We’ll play Name That Critical
Approach game at the end, so be
ready!
A way of talking about
literature
 The lens through which
we like to examine
literature
 For example

• People who believe that
understanding the
author’s life can help
readers better
understand his/her
work, often use
Biographical Criticism
 There
are many
critical approaches
however here are
some major ones to
which we may be
referring:
1.
2.
3.
4.
5.
6.
7.
8.
9.
10.
Formalist
Biographical
Historical
Psychological
Mythological
Sociological
Gender
Reader-Response
Deconstructionist
Cultural Studies
 Reader-based
• Literature does not exist separate from those
who read it
• An individual’s background and feelings are part
of how they read and interpret literature
 Text-based
• Primarily look at the work itself, separate from
context in which it was written or who wrote it
 Context-based
• Examines the context in which a work was
produced
 Strongly
examines
elements such as
plot, character, style
and tone, irony,
symbol, etc.
 Believes that studying
these elements is the
most significant way
to find meaning
about the text
 Seeks
to examine a
work in isolation from
• the reader,
• the author,
• the context in which it
was written
 Do
you think this
approach is reader,
text, or context
based?
Examines how details
and people in author’s
life have affected a
work
 Might examine the
events of writer’s life,
(Hemingway’s
reporting about the
Spanish Civil war) and
use them to better
understand For Whom
the Bell Tolls

Might examine
multiple drafts to try
and decipher why a
writer crafted the way
she did
 Danger: often life
stories can overwhelm
the literature, making it
difficult to understand
or examine the work
for its own merits

 Seeks
to understand
a literary work by
investigating the
social, cultural, and
intellectual context
that produced it
 Context includes
author’s biography
 Less
concerned with
a work’s significance
today than what it
meant in its time
 How the time and
place of a story’s
creation affect its
meaning
 Emphasizes
the underlying meaning in
literature in relationship to psychological
components
• Sexual symbols, dreams, repressed feelings, an
individual character’s conscious and/or
subconscious motives, etc.
 The
critic might look at a character’s
psychological make-up, sanity, etc.
 An interdisciplinary approach
 Often draws from anthropology,
comparative religion, history, and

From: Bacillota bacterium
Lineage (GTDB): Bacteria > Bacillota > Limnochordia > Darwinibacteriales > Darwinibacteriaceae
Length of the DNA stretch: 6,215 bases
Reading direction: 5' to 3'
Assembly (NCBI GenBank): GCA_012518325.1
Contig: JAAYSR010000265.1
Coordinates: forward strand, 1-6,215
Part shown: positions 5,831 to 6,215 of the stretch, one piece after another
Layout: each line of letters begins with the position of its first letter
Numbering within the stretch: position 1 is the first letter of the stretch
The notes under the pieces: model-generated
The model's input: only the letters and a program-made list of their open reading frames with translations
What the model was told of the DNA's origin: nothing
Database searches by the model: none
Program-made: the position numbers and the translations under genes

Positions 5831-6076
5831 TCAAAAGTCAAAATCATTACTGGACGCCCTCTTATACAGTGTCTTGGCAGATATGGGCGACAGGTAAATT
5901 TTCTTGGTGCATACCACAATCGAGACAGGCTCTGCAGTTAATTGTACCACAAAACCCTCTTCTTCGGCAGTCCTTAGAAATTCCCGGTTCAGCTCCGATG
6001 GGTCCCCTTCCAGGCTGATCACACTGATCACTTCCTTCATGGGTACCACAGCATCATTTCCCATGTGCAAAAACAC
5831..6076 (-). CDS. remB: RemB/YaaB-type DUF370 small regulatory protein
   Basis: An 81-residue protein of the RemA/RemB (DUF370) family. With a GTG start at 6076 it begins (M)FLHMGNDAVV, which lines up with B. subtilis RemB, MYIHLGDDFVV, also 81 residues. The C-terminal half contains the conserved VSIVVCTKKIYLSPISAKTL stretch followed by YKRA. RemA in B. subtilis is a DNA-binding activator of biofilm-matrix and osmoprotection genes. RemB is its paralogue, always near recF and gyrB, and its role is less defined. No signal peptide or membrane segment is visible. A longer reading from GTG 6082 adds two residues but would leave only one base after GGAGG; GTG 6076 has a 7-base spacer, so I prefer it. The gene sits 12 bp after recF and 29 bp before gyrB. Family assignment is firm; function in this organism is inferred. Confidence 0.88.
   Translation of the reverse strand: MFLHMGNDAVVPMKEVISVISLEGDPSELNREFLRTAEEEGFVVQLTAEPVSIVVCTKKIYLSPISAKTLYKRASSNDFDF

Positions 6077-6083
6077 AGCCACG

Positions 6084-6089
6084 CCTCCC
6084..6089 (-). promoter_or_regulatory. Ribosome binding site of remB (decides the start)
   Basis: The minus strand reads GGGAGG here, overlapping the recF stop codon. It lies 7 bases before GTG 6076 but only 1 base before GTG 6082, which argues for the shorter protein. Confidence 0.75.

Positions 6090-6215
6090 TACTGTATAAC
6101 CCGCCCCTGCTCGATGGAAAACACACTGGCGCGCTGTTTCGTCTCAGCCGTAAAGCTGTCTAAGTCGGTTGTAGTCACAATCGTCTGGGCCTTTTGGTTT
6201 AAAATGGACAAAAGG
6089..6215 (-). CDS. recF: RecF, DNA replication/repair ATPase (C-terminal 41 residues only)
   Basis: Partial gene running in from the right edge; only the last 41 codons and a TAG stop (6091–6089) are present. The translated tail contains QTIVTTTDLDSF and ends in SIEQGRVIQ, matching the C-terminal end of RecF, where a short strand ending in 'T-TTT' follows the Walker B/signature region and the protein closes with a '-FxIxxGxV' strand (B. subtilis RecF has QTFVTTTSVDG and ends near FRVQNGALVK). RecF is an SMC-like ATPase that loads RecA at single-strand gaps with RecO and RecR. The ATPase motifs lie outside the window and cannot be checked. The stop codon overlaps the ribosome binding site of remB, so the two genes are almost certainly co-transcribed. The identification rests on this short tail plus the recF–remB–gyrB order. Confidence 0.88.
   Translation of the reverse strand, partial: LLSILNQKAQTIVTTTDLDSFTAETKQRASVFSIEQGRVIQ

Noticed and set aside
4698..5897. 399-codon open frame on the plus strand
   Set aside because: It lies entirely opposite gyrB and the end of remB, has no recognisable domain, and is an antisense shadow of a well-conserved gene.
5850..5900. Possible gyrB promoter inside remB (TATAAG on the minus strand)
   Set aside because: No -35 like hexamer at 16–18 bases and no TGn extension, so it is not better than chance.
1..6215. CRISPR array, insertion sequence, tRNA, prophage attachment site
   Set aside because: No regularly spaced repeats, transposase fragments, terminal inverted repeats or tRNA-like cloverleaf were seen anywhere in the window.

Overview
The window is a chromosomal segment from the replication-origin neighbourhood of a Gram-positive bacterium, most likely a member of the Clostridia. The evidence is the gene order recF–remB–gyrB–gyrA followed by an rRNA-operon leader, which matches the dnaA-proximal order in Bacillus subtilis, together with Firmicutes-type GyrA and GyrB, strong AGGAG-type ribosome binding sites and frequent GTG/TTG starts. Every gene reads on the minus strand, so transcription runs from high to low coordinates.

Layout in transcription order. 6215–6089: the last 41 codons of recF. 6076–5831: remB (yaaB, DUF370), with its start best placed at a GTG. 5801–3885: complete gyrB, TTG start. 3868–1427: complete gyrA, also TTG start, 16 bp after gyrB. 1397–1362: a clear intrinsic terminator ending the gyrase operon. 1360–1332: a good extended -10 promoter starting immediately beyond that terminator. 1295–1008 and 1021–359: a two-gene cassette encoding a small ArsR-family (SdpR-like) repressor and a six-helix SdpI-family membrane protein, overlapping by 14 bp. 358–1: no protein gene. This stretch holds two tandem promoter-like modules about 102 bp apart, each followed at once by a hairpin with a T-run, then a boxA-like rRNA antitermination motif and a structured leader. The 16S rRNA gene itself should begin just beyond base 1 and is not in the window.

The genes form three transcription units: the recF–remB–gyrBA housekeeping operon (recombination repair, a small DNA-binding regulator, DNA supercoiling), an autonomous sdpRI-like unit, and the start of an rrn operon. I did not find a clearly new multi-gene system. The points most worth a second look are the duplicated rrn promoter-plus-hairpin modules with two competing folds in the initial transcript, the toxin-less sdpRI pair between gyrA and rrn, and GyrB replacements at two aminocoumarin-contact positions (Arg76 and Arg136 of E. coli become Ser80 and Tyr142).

psychology
 Explore literature through examination of
common humanity
 Commonly discuss archetypes in literature:
symbols or situations that evoke a universal
response
• Coming of age motif
• The hero’s journey
• Good v. evil as seen in light v. dark
 Examines
literature in the cultural,
economic, and political context in which
is it written or received
 Looks at the relationship of the artist and
society
• How the social classes of characters influence
their outcomes
• The political or social statements a work offers
Examines how sexual
identity influences the
creation and reception
of literary works
 Began with the feminist
movement
 Often looks at how text
by examining “maleproduced”
assumptions in works

Men’s movement:
seeks to examine ideas
of masculinity
 May examine how
women are
stereotyped or what
roles they play in
literatureI
 nfluenced by
sociology, psychology,
and anthropology

 Attempts
to describe what happens in the
reader’s mind while reading a text
 Acknowledges that different readers
come to a text with different
backgrounds that will affect their
interpretations
 Though it rejects the idea that there is a
singular, correct interpretation, it notes
that there are not an infinite number of
interpretations
 No
central methodology is used
 Interdisciplinary field
 Primary looks at the nature of social
power as revealed in “texts”
• Cereal boxes
• Commercials
• Literature
 Seeks
to identify the overt and covert
values reflected in a cultural practice
 See
handout
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Critical Approaches to Literature